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Night Skies in January

January features a lot of close encounters between planets and the moon. On January 1 the star Aldebaran in Taurus will only be 3 degrees away from the Moon, which will be moving through the Hyades star group. In the late evening of the 5th the waning gibbous Moon and Jupiter will be only 5 ... Read More »

Meteor shower second biggest of the year

The Geminid meteor shower peaks December 14, 2014, with the peak at about 5 AM Pacific time. The Geminids are one of the finest meteor showers, rivalling the Perseid shower in August. The Geminids originate near the bright stars Castor and Pollux in the constellation Gemini (the Twins). Typically 50 to 100 meteors per hour ... Read More »


Important news! The October meeting of the Sunshine Coast Centre of the Royal Astronomical Society will be held in Gibsons instead of Sechelt. On October 10, UBC’s Dr. Ingrid Stairs presents “A Pulsar Accompanied by Two White Dwarfs” at the Gibsons Public Art Gallery on Marine Drive. at 7:30 pm. Dr. Stair’s will speak about ... Read More »

Star gaze with astronomers

The Sunshine Coast Astronomy Club will hold its annual star party in Porpoise Bay Provincial Park, Saturday August 16 from 1pm until 11:30pm. Check out the sunspots and flares through our solar scopes or stay around to view planets and deep sky objects as darkness falls. There will be a kid’s activity table during the ... Read More »

The night sky in August

August will be the second month in a row with a so-called “Super Moon”. This occurs on August 10. Full moons vary in size because the moon follows an elliptical path around Earth with one side (“perigee”) about 50,000 km closer than the other (“apogee”). Full Moons occurring on the perigee side of the Moon’s ... Read More »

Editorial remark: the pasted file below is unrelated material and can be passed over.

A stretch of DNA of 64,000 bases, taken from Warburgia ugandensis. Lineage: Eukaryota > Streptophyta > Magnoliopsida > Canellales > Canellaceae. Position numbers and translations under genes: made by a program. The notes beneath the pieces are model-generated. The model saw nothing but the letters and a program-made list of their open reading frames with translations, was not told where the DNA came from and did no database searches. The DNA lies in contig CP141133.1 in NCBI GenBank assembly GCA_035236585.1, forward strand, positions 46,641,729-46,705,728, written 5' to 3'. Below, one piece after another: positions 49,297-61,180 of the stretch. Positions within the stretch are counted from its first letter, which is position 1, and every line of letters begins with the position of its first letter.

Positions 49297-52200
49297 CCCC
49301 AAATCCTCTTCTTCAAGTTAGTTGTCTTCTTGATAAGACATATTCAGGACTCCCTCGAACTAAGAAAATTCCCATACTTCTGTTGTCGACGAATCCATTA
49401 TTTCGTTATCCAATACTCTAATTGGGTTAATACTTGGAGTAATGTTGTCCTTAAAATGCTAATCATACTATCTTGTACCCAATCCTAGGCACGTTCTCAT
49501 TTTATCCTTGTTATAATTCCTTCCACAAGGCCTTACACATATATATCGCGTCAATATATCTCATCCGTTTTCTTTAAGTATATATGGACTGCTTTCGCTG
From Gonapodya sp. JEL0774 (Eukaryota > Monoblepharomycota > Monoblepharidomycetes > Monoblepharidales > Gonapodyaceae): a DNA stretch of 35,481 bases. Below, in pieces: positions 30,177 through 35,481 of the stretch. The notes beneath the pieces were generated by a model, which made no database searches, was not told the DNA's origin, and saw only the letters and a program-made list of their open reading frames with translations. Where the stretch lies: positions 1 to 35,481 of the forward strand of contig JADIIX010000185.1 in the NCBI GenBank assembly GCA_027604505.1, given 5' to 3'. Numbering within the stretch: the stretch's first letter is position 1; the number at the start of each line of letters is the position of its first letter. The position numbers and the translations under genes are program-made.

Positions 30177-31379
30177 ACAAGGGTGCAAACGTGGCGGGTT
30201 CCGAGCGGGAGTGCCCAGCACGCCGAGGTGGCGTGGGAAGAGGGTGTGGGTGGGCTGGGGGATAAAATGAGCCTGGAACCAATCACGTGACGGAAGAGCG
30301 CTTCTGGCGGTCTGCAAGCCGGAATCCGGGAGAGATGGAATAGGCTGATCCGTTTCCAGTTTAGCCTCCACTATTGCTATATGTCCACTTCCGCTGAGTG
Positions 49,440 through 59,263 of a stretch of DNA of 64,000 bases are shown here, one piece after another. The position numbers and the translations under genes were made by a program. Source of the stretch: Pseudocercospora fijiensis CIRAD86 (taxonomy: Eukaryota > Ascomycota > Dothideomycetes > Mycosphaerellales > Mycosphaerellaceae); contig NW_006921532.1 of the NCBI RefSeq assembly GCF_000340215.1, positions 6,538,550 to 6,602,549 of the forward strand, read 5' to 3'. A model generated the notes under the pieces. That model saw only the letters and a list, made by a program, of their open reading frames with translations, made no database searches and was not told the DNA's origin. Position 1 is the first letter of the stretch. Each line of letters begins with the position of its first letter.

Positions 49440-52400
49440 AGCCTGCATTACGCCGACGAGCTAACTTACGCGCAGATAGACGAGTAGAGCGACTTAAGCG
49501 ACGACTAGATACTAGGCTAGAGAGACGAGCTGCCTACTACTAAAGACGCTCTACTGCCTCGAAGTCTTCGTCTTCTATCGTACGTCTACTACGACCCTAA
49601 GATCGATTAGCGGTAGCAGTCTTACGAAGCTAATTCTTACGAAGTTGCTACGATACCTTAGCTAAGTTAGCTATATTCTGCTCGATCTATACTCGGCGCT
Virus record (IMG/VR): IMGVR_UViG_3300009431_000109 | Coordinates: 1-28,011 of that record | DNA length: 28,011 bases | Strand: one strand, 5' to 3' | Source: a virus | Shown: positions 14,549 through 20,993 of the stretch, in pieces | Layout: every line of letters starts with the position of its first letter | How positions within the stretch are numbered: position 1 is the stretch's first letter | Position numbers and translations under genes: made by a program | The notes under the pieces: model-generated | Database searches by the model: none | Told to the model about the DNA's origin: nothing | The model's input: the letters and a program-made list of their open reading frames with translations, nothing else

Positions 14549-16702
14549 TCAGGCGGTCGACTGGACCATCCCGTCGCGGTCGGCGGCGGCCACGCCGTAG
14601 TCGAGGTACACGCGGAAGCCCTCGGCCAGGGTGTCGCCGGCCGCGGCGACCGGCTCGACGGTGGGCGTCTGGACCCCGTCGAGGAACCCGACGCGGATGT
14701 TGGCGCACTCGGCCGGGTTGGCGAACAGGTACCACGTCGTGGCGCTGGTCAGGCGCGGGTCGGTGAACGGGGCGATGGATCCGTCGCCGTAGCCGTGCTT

Summer Sky Watch

Celebrate Canada Day with the Royal Astronomical Society – Sunshine Coast Centre at Hackett Park in Sechelt. We’ll be set up with information, star and moon finders and solar telescopes for safe viewing of the sun, clear skies permitting. Find out about your local club and see how we can help enhance your astronomy experience! ... Read More »

Naked (eye) astronomy – the sequel

Last month we introduced you to the concept of astronomy without visual augmentation. Telescopes are terrific, but can be expensive and need to be properly aligned with due north. A good pair of astronomical binoculars will set you back a pretty penny, and not all binoculars are equal to the task of passing faint starlight ... Read More »

Discover multiwavelength sky May 9

Dr. Jeremy Heyl discusses ‘The Multiwavelength Sky’ at the Sunshine Coast Arts Centre (Trail and Medusa, Sechelt) at 7:30 p.m. on Friday, May 9. This presentation by the Sunshine Coast Chapter of the Royal Astronomical Society of Canada will explain the most extreme objects in the universe since the Big Bang. Dr. Heyl is a ... Read More »

Viewing the sky with the naked eye (Part I)

Not all astronomy requires a telescope or binoculars. Going outside on a clear night and looking up at the stars is the best way to become oriented to the night sky. How can we quickly tell which stars and constellations are above our horizon on any given hour and time of the year? With an ... Read More »

Clear skies for Mars and the Moon

The red planet, Mars, will be at its brightest April 8 when it rises in the east after sunset. But on the night of April 14 and morning of April 15 we are in for a real treat! (Weather permitting). Mars, at its closest to Earth since 2007, appears near another ruddy world: an unusually ... Read More »

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